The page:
Back when Sora was first introduced, her inclination for action and instant rapport with Piyomon were appreciated, but came with reservations about the direction her character arc would take. Fast forward thirty-six episodes… and nothing has changed. This is a spiritual successor to that episode, establishing her good communication with Taichi, willingness to fight for causes she believes in, and a lot of fun moments where she gets to kick some ass. Thing is, we’ve seen all of those already. What we haven’t seen yet is a good indicator of what they’re doing with this character. Like the earlier episodes focusing on Mimi, Yamato, and Joe, the lack of any development in otherwise enjoyable and much-needed spotlights is frustrating and feels like a wasted opportunity. But like episode four, we’re so enamored with this iteration of Sora that we’re not sure how much we care.
This creates a dilemma. Original Sora’s development from petulant wannabe tomboy to loving mom friend experimenting to find herself is a striking and well crafted character arc, even through recent entries tri. and Kizuna (or at least its Memorial short). But looking at the end product, an embrace of femininity when her earliest perceptions were an antithesis of it can come off as disappointing and regressive. After the first arcs of Adventure, it’s shocking she surrenders the “coolest girl” crown to Mimi so decisively. It’ll be hard to topple reboot Mimi in that regard, but Sora’s antics here make it competitive, at the expense of anything interesting about her character. It lacks any nuance, it doesn’t develop, it’s heavily exaggerated… and it’s a hell of a lot more entertaining that what the original Sora becomes.
As much fun as she is to watch, the failure to capitalize on the opportunity to do something with her can’t be given a pass. Her original development reinforces that. Not because we should expect or demand she progress in that direction, but that we know how easy it is to progress her in any direction. Her unsatisfying landing point even offers an added urge to see her take a journey that doesn’t sacrifice her fire. But to take that, she needs flaws to overcome, and the fact that she hasn’t shown any (at least none presented as flaws), can’t be ignored because we like watching her kick a soccer ball.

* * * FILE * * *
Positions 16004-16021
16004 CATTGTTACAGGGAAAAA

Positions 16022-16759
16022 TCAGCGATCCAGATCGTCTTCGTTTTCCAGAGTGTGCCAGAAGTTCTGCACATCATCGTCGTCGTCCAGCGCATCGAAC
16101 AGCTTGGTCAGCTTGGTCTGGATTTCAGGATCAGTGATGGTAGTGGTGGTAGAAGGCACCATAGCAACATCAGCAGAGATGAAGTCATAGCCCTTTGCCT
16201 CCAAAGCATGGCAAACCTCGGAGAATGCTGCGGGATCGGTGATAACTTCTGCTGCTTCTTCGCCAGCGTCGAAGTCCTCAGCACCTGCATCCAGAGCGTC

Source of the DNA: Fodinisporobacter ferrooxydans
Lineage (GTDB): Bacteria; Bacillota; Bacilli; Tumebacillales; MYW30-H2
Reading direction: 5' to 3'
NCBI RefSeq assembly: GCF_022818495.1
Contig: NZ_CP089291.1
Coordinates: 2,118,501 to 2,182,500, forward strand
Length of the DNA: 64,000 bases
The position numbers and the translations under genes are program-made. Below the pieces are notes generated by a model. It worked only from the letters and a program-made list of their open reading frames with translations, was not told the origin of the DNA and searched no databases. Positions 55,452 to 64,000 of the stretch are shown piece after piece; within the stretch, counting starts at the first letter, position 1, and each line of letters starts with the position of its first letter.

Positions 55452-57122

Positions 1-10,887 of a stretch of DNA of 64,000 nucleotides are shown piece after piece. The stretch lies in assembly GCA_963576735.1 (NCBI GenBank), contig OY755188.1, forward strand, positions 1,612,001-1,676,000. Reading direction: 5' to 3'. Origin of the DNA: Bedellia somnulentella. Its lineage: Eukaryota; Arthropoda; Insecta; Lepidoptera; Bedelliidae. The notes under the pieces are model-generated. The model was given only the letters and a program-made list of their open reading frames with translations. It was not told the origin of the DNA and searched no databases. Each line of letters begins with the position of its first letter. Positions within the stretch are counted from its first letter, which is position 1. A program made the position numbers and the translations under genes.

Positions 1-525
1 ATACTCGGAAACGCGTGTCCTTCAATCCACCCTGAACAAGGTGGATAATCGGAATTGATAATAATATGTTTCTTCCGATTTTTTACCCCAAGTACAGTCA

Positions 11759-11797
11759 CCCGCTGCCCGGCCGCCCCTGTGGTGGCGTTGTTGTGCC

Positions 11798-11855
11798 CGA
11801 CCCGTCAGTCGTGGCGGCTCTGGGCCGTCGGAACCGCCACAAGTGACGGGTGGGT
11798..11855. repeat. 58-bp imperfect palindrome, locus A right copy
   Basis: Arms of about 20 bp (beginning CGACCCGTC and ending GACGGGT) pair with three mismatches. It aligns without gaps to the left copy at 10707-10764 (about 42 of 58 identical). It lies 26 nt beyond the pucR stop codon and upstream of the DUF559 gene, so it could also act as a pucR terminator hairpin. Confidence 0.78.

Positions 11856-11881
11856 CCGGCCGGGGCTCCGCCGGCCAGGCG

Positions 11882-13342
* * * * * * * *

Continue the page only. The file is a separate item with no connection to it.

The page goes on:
Really, this would have been fantastic as an earlier episode, especially when it was Taichi and Sora running the show more or less on their own. It’s the kind of story that defines a relationship rather than embellishes and progresses one, which is the point we should be at. We love seeing Taichi and Sora’s rapport, but we’ve loved it from the beginning. While the added attention to it is appreciated, it doesn’t add anything new and looks out of place when the entire team is together and excuses have to be created to leave the other six on the ground.
My Grade: B-
- Wait, so Sora is not only playing, but she’s also the official? I’ve heard of calling your own fouls, but that seems questionable.
- He’s probably had it with him, but this is the first time Joe’s bugout bag was mentioned directly. And Sora raided it to get a whistle.
- All the speculation about the floating island and not one of them wondered if that might be a fragment of Cloud Continent still hanging up there.
- Pomumon is inspired by fruit, so being able to be converted into one makes as much sense as anything in the Digital World, but it’s vague how that same process also works to convert Taichi and MetalGreymon.
- This episode is masterful at cute background stuff, particularly Takeru and Hikari playing volleyball with the Digimon while Yamato and Mimi have their silly fruit juice argument.
- Bold of them to disrupt an evil fruit conversion operation, then taking a bunch of fruit home with them under the assumption that it’s all fair trade and not made of other Digimon.
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